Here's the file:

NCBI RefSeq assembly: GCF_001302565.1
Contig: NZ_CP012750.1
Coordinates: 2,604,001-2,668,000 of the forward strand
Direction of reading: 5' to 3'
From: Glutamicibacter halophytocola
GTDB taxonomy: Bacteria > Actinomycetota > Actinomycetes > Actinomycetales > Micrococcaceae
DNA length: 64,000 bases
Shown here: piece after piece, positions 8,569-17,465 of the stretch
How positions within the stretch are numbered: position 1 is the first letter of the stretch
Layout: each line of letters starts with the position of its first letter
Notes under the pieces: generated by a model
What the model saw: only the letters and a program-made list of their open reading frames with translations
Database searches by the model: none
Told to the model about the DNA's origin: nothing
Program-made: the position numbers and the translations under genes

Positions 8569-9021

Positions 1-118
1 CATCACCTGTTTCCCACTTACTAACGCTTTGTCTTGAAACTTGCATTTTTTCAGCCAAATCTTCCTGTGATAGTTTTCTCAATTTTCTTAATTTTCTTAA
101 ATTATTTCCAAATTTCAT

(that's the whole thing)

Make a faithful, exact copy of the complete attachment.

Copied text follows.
NCBI RefSeq assembly: GCF_001302565.1
Contig: NZ_CP012750.1
Coordinates: 2,604,001-2,668,000 of the forward strand
Direction of reading: 5' to 3'
From: Glutamicibacter halophytocola
GTDB taxonomy: Bacteria > Actinomycetota > Actinomycetes > Actinomycetales > Micrococcaceae
DNA length: 64,000 bases
Shown here: piece after piece, positions 8,569-17,465 of the stretch
How positions within the stretch are numbered: position 1 is the first letter of the stretch
Layout: each line of letters starts with the position of its first letter
Notes under the pieces: generated by a model
What the model saw: only the letters and a program-made list of their open reading frames with translations
Database searches by the model: none
Told to the model about the DNA's origin: nothing
Program-made: the position numbers and the translations under genes

Positions 8569-9021

Positions 1-118
1 CATCACCTGTTTCCCACTTACTAACGCTTTGTCTTGAAACTTGCATTTTTTCAGCCAAATCTTCCTGTGATAGTTTTCTCAATTTTCTTAATTTTCTTAA
101 ATTATTTCCAAATTTCAT